Tuesday,18 December, 2018
Current issue | Issue 1382, (22 - 28 February 2018)
Tuesday,18 December, 2018
Issue 1382, (22 - 28 February 2018)

Ahram Weekly

Inter-Islamist conflict

What approach will Islamists take towards the presidential election? Amany Maged reviews conflicting positions

 

Inter-Islamist conflict
Inter-Islamist conflict

Islamist groups — the terrorist Muslim Brotherhood (MB), Salafis and Al-Gamaa Al-Islamiya with all their factions — won 67 per cent of the seats in the 2012 parliamentary elections and went on to tip the balance in favour of Mohamed Morsi over Ahmed Shafik in the subsequent presidential poll.

After Morsi’s rule ended after a year with the 30 June 2013 Revolution the Islamists were divided. The Salafist Call, represented by the Nour Party, moved to put as much water between it and the Brotherhood as possible. When, subsequently, the Brotherhood called for a boycott of the 2014 presidential elections the Salafis called on the public to turn out and vote.

Four years later and the divisions between Islamist groups, and sometimes within the same factions, appear to have grown.

Many Muslim Brotherhood members, predictably, refuse to have anything to do with the poll. According to a spokesman the group “does not recognise the elections”.

“Any presidential election in which the legitimate president Mohamed Morsi is absent is constitutionally null and void and an infringement on the rights the people fought for in the January 2011 Revolution.”

According to the spokesman, “Morsi is still Egypt’s legitimate president”.

“He did not delegate anyone to run the country. The group does not, and will not, recognise any other election.”

Other members of the banned group take a more ambivalent view.

“The 2018 presidential election offers a chance for the Muslim Brotherhood to improve its position and push for the release of its leaders,” argues Mohamed Swidan, head of the group’s foreign relations and a member of the so-called Mahmoud Ezzat front. Mohamed Mahsoub, a Brotherhood leader who fled Egypt, appears to agree, though the details on how they think this can be achieved are unclear.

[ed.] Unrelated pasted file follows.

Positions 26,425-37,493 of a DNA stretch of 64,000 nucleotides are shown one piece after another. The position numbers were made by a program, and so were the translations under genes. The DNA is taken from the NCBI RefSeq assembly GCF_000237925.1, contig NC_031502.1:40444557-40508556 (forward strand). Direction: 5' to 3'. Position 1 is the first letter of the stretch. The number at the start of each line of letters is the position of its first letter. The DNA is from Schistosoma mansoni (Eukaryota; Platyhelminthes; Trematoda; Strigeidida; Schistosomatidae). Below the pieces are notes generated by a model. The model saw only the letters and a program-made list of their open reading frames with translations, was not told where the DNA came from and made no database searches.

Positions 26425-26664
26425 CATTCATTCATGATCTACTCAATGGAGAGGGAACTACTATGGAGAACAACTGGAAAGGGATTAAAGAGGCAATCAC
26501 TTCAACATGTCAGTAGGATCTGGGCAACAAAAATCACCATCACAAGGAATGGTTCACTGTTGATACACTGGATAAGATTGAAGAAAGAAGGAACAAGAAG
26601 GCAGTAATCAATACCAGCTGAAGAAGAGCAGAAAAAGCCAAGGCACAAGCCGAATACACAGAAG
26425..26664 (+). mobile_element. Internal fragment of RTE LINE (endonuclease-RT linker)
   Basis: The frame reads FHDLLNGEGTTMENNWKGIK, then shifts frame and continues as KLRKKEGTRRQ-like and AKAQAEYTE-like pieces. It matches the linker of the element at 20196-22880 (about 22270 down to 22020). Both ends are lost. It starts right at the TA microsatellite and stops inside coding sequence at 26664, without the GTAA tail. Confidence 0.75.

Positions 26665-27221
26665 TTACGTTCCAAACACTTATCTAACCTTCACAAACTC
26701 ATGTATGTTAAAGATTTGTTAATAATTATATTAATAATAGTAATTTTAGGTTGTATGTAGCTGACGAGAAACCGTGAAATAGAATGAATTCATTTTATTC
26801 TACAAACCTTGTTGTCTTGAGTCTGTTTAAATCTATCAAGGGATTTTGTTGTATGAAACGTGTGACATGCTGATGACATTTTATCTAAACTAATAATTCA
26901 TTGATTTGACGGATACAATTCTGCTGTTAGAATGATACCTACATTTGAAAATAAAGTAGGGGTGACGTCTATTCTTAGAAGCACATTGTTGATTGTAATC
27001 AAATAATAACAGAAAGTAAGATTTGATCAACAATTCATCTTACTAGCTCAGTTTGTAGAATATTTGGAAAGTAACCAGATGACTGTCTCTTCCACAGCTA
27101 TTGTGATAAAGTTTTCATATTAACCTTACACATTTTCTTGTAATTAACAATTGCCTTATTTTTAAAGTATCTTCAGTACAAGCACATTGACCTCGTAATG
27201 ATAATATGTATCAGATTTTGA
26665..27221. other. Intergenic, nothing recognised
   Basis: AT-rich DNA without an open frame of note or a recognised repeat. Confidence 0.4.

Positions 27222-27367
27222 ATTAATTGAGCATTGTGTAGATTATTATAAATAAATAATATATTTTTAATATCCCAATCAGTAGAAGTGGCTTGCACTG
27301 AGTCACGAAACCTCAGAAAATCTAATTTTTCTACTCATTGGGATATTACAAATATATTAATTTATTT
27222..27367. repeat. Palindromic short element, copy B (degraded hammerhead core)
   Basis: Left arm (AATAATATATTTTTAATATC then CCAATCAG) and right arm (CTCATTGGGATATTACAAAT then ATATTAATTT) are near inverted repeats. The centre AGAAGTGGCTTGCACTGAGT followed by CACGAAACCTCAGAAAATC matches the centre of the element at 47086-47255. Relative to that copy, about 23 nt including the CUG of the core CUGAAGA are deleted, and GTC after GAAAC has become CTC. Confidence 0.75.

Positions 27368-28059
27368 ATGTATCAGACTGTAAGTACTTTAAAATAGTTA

Another faction within the group, the Mohamed Kamal front, takes the opposite view. It considers any participation in the vote tantamount to normalising relations with President Abdel-Fattah Al-Sisi’s regime. Young cadres within the Brotherhood, on the other hand, early stated they would vote for any candidate standing against Al-Sisi. But that was when Shafik, and later former military chief of staff Sami Anan, were intending to contest the election. Now both of them are out of the presidential race the factions within the Brotherhood are being forced to rethink their strategies.

Islamist thinker Tharwat Al-Kherbawi expects the group to call for a boycott of the elections, which will pit it against those members of Al-Gamaa Al-Islamiya who fled to Turkey and Qatar and have come out against a boycott in the hope it will allow for some form of reconciliation with the domestic opposition.

Tarek Al-Zomor, former president of the Development and Construction Party, the political arm of the Al-Gamaa Al-Islamiya, who is now in Qatar, believes the Brotherhood could play the elections in to improve its image. He told a Brotherhood website that instead of remaining marginalised the Islamists could return to the political scene via the presidential elections if they engineered a reconciliation with the liberal opposition.

“The 2018 election is a political opportunity which will not come again. It should be taken advantage of,” wrote Essam Teleima, a fugitive in Turkey and member of the group’s Shura Council.

Meanwhile, the Nour Party, the political arm of the Salafist Call, has urged voters to turn out and cast their ballots on election day. The party has endorsed President Al-Sisi as the most suitable candidate to lead Egypt towards stability.

The Nour party’s position has riled many other Islamists. Former Brotherhood leader Ibrahim Al-Zaafarani demanded in a post on Facebook that the Salafist Call disband the Nour Party.

“Honest advice to our brothers in the Nour Party... I call on our brothers in the Nour Party to quickly disband,” he wrote, arguing the party’s existence implicated Salafist Call members in sin and undrmined Islamists on the local and international fronts.

A full-scale social media battle is now being waged between the Brotherhood and Salafis.

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